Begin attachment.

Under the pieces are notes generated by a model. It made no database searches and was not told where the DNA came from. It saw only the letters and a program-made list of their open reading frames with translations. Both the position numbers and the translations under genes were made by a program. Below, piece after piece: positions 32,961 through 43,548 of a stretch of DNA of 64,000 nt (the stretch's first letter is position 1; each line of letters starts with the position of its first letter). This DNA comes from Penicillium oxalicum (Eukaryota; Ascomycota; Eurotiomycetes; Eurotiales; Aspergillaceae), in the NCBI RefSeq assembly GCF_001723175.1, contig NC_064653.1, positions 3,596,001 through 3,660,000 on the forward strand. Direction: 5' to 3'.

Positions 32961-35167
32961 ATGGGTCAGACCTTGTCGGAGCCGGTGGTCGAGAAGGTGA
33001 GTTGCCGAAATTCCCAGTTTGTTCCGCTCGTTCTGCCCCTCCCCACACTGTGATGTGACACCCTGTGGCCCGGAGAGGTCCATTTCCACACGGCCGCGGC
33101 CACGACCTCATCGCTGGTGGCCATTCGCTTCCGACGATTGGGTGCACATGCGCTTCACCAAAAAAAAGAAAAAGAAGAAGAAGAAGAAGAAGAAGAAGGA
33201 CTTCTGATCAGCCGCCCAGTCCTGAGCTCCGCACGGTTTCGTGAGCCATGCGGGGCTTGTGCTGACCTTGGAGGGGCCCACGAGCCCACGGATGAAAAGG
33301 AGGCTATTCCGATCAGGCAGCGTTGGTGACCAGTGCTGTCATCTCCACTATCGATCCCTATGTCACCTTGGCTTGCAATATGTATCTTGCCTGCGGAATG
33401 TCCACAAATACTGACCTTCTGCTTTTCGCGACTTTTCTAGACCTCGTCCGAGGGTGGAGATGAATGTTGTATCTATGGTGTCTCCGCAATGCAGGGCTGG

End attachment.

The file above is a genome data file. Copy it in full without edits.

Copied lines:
Under the pieces are notes generated by a model. It made no database searches and was not told where the DNA came from. It saw only the letters and a program-made list of their open reading frames with translations. Both the position numbers and the translations under genes were made by a program. Below, piece after piece: positions 32,961 through 43,548 of a stretch of DNA of 64,000 nt (the stretch's first letter is position 1; each line of letters starts with the position of its first letter). This DNA comes from Penicillium oxalicum (Eukaryota; Ascomycota; Eurotiomycetes; Eurotiales; Aspergillaceae), in the NCBI RefSeq assembly GCF_001723175.1, contig NC_064653.1, positions 3,596,001 through 3,660,000 on the forward strand. Direction: 5' to 3'.

Positions 32961-35167
32961 ATGGGTCAGACCTTGTCGGAGCCGGTGGTCGAGAAGGTGA
33001 GTTGCCGAAATTCCCAGTTTGTTCCGCTCGTTCTGCCCCTCCCCACACTGTGATGTGACACCCTGTGGCCCGGAGAGGTCCATTTCCACACGGCCGCGGC
33101 CACGACCTCATCGCTGGTGGCCATTCGCTTCCGACGATTGGGTGCACATGCGCTTCACCAAAAAAAAGAAAAAGAAGAAGAAGAAGAAGAAGAAGAAGGA
33201 CTTCTGATCAGCCGCCCAGTCCTGAGCTCCGCACGGTTTCGTGAGCCATGCGGGGCTTGTGCTGACCTTGGAGGGGCCCACGAGCCCACGGATGAAAAGG
33301 AGGCTATTCCGATCAGGCAGCGTTGGTGACCAGTGCTGTCATCTCCACTATCGATCCCTATGTCACCTTGGCTTGCAATATGTATCTTGCCTGCGGAATG
33401 TCCACAAATACTGACCTTCTGCTTTTCGCGACTTTTCTAGACCTCGTCCGAGGGTGGAGATGAATGTTGTATCTATGGTGTCTCCGCAATGCAGGGCTGG